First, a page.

Old Wives' Tales
Radio & TV
Toxin du jour
Claim: Prize Bounty is giving away free Xbox systems.
Example: [Collected on the Internet, 2003]
Origins: Free Xbox?
The first thing most recipients of this message notice when they follow the provided link and attempt to claim their free Xbox is that they have to pay the shipping charges in advance, an expense ranging from $4.99 to $36.50 (depending upon location and shipping method). Requiring prepayment of shipping fees (even for a "free" item) isn't all that unusual in itself, but the method of payment is what should give one pause here: Prize Bounty accepts only debit card information (complete with PIN). When sending payment by mail, one risks only the amount sent; when using a credit card, one has at least some protection and recourse against unauthorized charges which may be charged to that card. But supplying a debit card number and PIN to persons unknown opens the door to a potential draining of one's bank account with little hope of recovery.
Prize Bounty claims their transactions are processed by Authorize.net (which is a legitimate payment processing system) and that they "can not accept credit cards at this time, due to issues with our merchant account." However, this very same Xbox "giveaway" was being run just a few days earlier in connection with the domain Giftstakes.com, about which Authorize.net said:
The website www.giftstakes.com is in no way associated with Authorize.Net. The organization or person operating this website is not an Authorize.Net merchant and Authorize.Net is not processing any types of transactions that are submitted via this website. The purported drawing for a freeWe asked Authorize.Net about Prize Bounty and received the same response — they aren't processing any transactions from PrizeBounty.com. (For the November 2003 version, the processing service was changed from Authorize.Net to eMerchant.)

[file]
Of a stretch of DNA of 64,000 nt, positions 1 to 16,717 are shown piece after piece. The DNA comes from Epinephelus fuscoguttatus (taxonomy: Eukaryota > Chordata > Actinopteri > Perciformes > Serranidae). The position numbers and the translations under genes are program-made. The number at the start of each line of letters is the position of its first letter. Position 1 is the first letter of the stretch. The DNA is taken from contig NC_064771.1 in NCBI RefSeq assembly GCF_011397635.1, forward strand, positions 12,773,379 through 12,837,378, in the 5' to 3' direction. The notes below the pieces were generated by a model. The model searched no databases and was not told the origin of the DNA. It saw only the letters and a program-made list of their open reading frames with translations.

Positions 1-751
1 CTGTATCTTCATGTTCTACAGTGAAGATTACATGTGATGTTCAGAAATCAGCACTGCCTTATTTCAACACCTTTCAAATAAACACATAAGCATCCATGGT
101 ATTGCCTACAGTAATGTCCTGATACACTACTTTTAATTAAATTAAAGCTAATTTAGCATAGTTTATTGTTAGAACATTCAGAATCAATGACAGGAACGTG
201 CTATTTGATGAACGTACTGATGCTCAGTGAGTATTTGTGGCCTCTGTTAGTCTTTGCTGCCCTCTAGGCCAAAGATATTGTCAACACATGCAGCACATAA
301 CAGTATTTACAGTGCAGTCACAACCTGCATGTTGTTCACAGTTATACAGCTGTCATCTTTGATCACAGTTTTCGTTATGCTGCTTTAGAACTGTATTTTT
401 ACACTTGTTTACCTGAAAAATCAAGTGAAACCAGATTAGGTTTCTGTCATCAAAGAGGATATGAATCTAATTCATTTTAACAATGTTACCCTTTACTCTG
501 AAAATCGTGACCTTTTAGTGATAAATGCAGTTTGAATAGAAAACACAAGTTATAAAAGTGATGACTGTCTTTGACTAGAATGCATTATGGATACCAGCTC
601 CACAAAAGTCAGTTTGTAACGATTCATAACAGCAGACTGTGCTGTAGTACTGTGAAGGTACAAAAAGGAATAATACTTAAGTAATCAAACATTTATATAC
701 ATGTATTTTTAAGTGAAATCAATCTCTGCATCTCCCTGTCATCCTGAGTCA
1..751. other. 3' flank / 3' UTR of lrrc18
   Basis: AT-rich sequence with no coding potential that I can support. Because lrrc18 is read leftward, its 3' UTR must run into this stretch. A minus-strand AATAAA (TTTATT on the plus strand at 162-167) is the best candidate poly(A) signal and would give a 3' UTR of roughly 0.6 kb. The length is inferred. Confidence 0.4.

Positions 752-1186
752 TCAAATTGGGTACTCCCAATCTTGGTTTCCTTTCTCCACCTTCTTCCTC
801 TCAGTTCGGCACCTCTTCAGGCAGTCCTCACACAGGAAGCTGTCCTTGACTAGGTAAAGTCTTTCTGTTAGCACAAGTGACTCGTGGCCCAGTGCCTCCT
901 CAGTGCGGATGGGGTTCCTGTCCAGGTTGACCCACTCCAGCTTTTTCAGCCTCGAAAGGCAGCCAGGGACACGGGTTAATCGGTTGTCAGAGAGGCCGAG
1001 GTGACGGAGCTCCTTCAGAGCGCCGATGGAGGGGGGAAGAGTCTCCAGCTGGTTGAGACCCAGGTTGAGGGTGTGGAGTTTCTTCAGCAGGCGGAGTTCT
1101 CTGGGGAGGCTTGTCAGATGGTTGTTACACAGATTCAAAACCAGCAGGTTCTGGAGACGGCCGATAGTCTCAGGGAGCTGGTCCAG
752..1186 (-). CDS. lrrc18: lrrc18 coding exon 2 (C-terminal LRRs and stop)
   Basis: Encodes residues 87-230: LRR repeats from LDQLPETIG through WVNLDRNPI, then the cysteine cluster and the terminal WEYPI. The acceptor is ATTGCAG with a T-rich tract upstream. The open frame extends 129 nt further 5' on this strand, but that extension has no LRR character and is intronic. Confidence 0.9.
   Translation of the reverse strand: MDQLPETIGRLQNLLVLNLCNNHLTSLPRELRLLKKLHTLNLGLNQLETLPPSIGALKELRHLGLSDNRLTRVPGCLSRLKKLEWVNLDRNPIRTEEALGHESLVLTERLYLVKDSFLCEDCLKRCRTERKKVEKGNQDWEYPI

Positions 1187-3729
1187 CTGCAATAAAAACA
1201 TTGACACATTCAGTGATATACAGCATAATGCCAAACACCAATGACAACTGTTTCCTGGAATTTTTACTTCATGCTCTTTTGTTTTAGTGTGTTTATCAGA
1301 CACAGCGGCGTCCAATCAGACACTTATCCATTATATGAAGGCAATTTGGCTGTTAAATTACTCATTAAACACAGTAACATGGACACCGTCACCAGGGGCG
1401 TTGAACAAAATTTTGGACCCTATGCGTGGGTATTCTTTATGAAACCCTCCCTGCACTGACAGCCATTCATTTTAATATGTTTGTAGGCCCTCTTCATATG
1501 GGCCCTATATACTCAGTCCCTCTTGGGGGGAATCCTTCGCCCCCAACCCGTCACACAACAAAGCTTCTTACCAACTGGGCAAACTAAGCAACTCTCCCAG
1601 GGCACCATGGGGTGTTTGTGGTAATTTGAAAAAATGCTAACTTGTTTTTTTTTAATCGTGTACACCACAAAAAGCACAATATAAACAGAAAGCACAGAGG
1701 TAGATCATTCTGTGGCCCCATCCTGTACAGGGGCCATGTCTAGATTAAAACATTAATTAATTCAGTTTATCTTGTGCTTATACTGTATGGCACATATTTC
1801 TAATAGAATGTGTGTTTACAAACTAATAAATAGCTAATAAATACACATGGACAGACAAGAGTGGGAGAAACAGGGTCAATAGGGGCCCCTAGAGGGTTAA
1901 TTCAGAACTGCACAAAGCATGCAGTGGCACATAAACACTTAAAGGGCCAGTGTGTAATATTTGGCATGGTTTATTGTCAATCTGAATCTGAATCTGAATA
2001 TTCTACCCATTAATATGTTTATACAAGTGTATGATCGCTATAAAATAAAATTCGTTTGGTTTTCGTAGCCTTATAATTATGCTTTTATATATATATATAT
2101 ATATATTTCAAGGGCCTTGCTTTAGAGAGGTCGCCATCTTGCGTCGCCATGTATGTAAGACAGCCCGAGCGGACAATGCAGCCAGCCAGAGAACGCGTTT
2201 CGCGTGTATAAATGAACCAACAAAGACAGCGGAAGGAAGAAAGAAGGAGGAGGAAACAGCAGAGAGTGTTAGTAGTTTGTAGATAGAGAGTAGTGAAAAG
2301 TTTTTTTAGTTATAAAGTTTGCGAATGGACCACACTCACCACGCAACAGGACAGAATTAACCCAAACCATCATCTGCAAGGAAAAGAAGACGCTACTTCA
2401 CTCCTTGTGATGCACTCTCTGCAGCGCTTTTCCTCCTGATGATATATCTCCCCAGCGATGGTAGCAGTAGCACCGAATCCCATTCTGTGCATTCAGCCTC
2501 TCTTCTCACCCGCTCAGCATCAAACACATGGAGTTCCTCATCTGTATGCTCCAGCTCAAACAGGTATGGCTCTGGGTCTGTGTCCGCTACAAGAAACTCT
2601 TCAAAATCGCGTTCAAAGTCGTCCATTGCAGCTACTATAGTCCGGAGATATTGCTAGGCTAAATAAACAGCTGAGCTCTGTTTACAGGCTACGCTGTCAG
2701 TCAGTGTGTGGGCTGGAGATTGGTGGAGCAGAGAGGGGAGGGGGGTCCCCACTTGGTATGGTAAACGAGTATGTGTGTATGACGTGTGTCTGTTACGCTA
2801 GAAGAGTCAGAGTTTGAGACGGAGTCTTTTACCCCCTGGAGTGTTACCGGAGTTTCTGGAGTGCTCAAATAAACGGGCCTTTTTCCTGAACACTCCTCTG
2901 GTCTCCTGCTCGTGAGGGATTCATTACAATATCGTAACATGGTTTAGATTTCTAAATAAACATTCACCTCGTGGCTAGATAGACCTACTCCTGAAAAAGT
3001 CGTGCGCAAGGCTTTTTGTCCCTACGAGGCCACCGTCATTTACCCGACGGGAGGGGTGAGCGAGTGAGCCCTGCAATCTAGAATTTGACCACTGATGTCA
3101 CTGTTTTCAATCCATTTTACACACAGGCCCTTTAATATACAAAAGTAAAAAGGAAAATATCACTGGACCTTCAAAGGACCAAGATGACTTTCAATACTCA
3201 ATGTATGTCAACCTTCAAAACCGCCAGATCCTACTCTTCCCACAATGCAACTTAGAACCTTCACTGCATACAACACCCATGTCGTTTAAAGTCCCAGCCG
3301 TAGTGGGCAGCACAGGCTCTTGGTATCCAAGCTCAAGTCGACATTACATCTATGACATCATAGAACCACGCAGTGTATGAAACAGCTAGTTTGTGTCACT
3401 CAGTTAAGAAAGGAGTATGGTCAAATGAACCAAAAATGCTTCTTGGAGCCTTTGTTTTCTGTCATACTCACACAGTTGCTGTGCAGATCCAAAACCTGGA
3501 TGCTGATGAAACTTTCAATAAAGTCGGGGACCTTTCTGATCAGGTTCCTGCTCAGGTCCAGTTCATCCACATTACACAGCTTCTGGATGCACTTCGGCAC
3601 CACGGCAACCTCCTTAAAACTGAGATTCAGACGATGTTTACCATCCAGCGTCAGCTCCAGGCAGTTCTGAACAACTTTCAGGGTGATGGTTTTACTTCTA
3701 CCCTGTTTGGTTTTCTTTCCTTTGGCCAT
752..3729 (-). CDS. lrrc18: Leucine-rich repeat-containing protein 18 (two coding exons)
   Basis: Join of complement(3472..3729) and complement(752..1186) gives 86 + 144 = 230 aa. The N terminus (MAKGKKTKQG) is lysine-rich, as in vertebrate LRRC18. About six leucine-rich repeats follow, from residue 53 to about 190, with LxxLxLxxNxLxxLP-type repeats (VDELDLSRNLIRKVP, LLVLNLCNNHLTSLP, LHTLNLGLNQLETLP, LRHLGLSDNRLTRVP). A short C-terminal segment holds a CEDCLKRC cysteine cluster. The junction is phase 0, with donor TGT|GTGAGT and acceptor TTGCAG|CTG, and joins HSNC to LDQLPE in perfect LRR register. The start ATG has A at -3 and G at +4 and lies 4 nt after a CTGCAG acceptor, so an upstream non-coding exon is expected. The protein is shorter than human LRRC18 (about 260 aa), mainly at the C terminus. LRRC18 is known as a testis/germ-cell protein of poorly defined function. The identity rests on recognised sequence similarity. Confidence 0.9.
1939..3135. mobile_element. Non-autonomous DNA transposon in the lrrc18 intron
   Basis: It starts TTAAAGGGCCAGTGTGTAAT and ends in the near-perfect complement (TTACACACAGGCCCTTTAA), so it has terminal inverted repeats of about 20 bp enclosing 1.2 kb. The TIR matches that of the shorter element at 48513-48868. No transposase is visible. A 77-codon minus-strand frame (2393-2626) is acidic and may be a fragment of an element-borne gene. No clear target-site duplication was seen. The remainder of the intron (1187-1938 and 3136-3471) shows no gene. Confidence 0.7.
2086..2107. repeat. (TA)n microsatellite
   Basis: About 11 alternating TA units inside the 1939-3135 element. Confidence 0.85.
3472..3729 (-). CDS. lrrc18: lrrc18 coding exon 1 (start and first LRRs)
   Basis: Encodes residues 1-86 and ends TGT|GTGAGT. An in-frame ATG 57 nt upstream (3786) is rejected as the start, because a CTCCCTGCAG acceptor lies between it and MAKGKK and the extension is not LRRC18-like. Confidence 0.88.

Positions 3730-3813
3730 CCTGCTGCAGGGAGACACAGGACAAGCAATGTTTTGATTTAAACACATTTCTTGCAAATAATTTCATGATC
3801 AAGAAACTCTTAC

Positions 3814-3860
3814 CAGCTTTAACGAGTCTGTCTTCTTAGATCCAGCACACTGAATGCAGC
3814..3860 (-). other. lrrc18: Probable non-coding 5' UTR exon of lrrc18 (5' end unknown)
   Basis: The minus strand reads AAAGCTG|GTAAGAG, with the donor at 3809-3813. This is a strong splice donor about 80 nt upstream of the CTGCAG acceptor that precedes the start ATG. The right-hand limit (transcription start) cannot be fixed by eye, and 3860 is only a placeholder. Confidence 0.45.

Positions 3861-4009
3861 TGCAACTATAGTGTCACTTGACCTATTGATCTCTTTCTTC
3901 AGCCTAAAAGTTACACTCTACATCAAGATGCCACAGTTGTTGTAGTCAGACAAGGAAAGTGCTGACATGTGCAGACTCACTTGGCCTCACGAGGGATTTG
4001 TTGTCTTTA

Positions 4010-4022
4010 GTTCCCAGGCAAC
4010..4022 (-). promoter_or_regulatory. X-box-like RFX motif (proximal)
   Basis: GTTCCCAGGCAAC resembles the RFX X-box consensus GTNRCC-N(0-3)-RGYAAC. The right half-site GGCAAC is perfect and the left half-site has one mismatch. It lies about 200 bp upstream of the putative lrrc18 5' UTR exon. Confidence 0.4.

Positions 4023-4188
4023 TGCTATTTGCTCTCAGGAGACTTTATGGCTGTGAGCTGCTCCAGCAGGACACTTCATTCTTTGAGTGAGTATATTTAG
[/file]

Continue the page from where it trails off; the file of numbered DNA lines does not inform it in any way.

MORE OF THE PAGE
Recipients should also be skeptical about why the Prize Bounty site says they have only
This Xbox prize giveaway has all the hallmarks of a scam, a "free" offer which could end up costing claimants dearly.
Anyone who has fallen victim to this scam is encouraged to file a complaint with the FBI's Internet Fraud Complaint Center at http://www.ic3.gov/default.aspx.
Update: The same giveaway scheme resurfaced in November 2003, this time under the name of Prize-Giveaway.
Last updated: 6 November 2008
This material may not be reproduced without permission.
snopes and the snopes.com logo are registered service marks of snopes.com.